The '80s Financial Crisis
In the ag financial crisis of the 1980s, many beef producers found that high production, in itself, did not guarantee financial survival. In the 1980s, many beef producers were betrayed by their on-farm, production management information systems. As a result, bankers were frequently called upon to determine when a business had failed. By that time, all family equity capital had been used up.
On-farm information systems failed to send stressed ranch managers adequate financial management signals. Today, these signals must be provided annually from your on-farm management information system to ensure long-term financial survival.
In the late 1980s, a group of National Cattlemen's Beef Association (NCBA) cattlemen asked USDA's Extension Service to design a management information system for commodity beef producers. These producers wanted a system that integrated financial and production management into a single management information system. The system that resulted is called Integrated Resource Management (IRM).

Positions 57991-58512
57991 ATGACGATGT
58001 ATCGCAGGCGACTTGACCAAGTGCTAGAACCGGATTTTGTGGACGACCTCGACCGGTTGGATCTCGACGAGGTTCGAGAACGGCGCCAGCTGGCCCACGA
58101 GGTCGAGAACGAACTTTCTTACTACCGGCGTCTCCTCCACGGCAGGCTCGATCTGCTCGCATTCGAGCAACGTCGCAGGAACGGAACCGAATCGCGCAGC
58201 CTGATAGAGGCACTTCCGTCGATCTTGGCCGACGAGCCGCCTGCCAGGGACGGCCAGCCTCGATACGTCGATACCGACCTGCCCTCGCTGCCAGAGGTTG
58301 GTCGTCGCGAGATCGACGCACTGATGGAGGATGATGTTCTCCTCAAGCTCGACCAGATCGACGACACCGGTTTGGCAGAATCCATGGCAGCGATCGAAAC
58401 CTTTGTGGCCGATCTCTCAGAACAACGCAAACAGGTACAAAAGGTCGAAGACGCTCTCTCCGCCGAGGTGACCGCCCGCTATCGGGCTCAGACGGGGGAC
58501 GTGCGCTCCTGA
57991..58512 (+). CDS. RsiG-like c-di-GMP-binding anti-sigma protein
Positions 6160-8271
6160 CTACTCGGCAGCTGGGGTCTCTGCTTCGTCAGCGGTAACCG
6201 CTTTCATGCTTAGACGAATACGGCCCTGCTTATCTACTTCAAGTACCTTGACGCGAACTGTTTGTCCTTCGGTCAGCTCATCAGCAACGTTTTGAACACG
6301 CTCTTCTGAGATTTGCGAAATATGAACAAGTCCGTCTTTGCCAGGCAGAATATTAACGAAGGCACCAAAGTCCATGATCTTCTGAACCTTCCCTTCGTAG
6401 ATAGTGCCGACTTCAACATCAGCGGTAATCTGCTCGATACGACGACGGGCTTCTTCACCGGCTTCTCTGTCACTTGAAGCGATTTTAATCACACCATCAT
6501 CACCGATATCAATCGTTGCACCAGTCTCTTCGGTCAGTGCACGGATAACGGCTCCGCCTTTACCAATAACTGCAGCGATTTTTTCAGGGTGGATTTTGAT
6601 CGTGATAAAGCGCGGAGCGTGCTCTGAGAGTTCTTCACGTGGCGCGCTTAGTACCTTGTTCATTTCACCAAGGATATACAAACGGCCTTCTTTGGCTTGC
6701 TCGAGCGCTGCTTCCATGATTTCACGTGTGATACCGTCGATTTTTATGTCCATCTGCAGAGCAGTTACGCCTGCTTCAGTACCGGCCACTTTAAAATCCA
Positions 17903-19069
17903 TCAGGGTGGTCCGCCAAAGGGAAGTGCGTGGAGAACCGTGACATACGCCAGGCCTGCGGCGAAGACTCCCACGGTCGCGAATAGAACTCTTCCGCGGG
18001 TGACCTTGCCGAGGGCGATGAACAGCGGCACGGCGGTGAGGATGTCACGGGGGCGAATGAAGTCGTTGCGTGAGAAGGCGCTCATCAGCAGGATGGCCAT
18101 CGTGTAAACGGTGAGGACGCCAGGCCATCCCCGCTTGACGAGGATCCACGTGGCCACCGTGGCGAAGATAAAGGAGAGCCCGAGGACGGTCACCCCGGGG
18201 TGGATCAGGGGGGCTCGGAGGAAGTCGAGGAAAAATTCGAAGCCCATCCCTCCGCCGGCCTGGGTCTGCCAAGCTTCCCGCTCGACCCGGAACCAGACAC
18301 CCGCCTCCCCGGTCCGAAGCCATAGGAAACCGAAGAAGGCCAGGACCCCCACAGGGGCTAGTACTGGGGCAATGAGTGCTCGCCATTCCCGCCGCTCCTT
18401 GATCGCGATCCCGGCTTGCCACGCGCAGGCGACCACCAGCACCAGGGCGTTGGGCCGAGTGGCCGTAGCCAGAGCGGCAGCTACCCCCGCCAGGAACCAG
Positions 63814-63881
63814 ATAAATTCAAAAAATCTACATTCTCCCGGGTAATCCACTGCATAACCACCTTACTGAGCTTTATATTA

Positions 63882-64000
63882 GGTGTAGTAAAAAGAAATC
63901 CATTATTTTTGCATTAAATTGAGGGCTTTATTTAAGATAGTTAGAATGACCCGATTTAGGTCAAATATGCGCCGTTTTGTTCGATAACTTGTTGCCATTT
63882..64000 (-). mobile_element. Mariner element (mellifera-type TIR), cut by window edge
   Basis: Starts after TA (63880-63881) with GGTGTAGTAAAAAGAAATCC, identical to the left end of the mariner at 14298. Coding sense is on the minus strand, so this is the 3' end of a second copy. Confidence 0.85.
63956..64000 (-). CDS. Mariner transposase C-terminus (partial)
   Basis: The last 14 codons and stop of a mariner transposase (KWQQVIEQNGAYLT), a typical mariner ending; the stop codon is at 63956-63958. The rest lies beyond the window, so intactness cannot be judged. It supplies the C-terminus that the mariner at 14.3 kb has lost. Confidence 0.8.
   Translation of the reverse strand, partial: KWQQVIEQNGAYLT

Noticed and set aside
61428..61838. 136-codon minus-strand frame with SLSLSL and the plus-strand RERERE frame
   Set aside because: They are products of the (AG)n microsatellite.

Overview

Using this IRM philosophy, Extension, NCBA and state cattle association personnel in almost every state have made an intensive educational effort the past 12 years to change how cattle producers manage their commodity beef production. All the programs have been based on one common set of IRM Standardized Performance Analysis (IRM-SPA) Guidelines.
Ranchers are learning the IRM way of integrating financial and production management of their beef cow businesses.
IRM data now confirms that production efficiency is a necessary condition — but no longer a sufficient condition — to guarantee profits. Today, profitability also requires financial efficiency.
Profits can and are being made from producing commodity beef. A decade of IRM work has identified that the key critical control point (CCP) for running a profitable beef cowherd is intensified management. The more intensive the management, the higher the profits.